Songs of the sea: Napier artist Cinzah Merken gives a voice to the ocean

by Vivienne Haldane / 08 October, 2017
The tentacles of a giant octopus wrap around the National Aquarium in Napier, part of a large-scale mural created by local artist Cinzah Merkens (pictured left) and Canadian Jason Botkin.

The tentacles of a giant octopus wrap around the National Aquarium in Napier, part of a large-scale mural created by local artist Cinzah Merkens (pictured left) and Canadian Jason Botkin.

Cinzah Merkens describes himself as an “artivist”: an artist who paints for a cause. “It allows me to give voice to something that I believe in,” he says.

As part of the first Sea Walls: Artists for Oceans festival held in Napier last year, Merkens collaborated with Canadian artist Jason Botkin to create this bold mural on the National Aquarium. An octopus wraps its giant tentacles around the curved building, and the dramatic stare of a New Zealand longfin eel – an endangered species – eyeballs passersby. Merkens, who painted the eel, says it’s a species he feels particularly drawn to.

“I guess it goes back to catching eels when I was young; my poppa had tyre traps at the bottom of his section.”

The festival, which was held again in March this year, is run on a volunteer basis and features 53 local and international artists. Rather than being a harbinger of doom, Merkens says, the murals aim to bring a message to the streets – encouraging people to seek solutions for the plight of our oceans. The project is the initiative of the PangeaSeed Foundation, a global organisation that addresses environmental issues such as overfishing, climate change, habitat loss and pollution (pangea is derived from the Greek for “entire earth”).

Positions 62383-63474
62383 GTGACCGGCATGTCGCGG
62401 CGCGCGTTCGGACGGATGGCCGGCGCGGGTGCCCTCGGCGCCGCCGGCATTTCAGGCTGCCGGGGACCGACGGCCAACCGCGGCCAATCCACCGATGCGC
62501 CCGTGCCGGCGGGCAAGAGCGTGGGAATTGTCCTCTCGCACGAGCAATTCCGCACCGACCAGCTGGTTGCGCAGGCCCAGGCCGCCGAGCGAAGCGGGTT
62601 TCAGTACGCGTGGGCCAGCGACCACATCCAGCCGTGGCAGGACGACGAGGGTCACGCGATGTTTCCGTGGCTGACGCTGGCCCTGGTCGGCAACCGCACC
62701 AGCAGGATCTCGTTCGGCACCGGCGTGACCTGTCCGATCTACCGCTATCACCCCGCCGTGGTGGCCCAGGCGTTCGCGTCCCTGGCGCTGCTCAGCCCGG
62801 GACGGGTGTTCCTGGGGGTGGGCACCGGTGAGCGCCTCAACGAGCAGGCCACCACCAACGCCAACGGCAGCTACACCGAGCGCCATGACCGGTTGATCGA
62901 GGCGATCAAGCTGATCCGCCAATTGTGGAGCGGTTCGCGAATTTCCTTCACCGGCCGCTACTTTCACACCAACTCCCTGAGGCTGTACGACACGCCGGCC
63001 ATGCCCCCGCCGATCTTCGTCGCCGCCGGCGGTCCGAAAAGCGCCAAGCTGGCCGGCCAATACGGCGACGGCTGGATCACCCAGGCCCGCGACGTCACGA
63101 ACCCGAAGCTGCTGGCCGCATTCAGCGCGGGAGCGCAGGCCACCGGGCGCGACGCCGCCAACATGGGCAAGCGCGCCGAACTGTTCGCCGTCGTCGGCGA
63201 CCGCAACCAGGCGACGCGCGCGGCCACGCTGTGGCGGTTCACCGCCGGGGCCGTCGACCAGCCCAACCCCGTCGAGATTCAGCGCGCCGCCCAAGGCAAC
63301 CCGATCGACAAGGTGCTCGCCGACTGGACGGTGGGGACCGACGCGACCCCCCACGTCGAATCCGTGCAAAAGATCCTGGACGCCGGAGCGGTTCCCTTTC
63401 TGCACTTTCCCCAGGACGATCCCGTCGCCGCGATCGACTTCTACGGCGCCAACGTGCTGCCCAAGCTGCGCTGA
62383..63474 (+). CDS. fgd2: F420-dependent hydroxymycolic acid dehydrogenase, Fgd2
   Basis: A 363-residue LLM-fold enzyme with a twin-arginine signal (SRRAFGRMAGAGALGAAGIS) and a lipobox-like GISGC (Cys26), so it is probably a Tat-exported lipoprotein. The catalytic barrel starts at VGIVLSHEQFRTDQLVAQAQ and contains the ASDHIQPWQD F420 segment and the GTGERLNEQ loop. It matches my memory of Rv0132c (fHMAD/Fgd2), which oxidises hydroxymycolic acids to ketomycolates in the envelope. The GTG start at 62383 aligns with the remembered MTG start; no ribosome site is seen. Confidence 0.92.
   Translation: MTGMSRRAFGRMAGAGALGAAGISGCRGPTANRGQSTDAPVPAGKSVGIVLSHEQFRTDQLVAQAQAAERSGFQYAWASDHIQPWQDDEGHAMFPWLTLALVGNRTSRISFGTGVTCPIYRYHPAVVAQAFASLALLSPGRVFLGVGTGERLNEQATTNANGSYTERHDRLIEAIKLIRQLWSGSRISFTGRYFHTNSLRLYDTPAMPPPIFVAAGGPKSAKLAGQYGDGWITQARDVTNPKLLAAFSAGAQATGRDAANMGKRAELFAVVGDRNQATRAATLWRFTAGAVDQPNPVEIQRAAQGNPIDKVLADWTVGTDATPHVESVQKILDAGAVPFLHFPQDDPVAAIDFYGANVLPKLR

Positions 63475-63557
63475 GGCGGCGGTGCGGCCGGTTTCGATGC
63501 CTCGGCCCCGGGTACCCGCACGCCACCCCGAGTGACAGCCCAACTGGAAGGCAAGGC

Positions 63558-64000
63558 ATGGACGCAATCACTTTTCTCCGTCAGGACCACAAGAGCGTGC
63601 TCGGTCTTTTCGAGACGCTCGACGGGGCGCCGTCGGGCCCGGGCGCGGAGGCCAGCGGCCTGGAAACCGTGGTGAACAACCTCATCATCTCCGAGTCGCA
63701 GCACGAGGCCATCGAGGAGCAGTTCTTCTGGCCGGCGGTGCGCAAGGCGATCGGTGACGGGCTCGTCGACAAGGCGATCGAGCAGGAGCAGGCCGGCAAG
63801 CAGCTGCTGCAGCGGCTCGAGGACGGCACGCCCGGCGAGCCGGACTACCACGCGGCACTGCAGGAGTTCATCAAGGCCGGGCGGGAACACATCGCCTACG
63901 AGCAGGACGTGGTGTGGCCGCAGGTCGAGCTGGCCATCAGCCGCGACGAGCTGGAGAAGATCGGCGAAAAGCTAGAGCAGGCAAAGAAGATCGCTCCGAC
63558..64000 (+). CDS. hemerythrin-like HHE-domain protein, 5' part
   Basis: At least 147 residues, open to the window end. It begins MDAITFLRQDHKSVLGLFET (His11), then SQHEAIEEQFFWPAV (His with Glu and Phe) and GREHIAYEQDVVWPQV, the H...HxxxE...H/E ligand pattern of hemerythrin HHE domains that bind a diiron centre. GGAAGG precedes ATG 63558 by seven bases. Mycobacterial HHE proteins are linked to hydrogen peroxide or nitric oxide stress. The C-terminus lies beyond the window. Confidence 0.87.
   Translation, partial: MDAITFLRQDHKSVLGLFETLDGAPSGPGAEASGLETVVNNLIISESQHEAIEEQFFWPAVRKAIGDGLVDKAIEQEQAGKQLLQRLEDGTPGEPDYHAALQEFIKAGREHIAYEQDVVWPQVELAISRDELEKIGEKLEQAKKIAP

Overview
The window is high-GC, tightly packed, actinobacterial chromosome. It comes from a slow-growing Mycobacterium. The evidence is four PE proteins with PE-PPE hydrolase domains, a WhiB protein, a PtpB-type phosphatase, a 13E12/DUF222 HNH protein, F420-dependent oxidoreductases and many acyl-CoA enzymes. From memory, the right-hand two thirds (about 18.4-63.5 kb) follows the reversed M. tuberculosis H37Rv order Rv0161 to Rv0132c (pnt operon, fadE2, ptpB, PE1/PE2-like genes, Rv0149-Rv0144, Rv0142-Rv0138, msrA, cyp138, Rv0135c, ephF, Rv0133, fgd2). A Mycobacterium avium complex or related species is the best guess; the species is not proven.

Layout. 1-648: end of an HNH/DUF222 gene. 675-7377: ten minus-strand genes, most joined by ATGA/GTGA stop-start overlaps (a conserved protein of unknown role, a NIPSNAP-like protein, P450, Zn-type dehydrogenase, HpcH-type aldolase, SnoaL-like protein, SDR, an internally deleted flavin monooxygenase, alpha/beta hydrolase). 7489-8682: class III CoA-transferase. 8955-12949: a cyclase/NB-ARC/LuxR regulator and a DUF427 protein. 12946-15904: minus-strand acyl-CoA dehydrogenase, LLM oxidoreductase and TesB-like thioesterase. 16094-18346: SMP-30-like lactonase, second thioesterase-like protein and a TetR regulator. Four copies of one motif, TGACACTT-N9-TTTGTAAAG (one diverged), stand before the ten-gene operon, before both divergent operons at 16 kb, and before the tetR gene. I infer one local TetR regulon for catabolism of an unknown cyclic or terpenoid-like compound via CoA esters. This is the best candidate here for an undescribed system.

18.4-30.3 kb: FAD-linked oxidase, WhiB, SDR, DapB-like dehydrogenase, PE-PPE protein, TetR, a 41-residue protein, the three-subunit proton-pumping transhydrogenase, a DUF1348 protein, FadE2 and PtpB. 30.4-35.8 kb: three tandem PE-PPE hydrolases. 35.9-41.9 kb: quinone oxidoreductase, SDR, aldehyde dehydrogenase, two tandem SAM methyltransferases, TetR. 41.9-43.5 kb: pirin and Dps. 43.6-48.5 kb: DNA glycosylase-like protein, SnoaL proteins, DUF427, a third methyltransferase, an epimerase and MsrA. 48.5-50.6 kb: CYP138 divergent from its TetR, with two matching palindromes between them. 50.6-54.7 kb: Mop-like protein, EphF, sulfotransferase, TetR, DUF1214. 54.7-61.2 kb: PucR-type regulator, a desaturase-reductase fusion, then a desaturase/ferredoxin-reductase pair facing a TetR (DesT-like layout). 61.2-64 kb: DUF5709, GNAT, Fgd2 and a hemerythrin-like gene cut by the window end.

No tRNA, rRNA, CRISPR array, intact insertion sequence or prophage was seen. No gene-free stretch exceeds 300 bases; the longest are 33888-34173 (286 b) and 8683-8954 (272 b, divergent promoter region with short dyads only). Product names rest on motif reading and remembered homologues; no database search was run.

Merkens moved to Hawke’s Bay from Auckland with his wife and two children, and when he was asked to launch PangeaSeed in New Zealand, he knew he’d found the perfect location. “I thought, ‘Man, this place is beautiful, there’s no shortage of walls and it’s right on the coast.’”

At the first Sea Walls festival, held in Mexico in 2014, he swam with “bus-sized” whale sharks and worked alongside some of his idols, including graffiti and street artists. His passion for making art with meaning has taken him all over the world – most recently to Estonia, where he joined 60 “transgrafiti” mural artists for Mextonia, a festival marking the country’s centennial celebrations and its cultural connections with Mexico.

A map of the Sea Walls murals in Napier is available from the i-SITE Visitor Centre on Marine Parade and also at www.napier.govt.nz.

This was published in the September 2017 issue of North & South.

 

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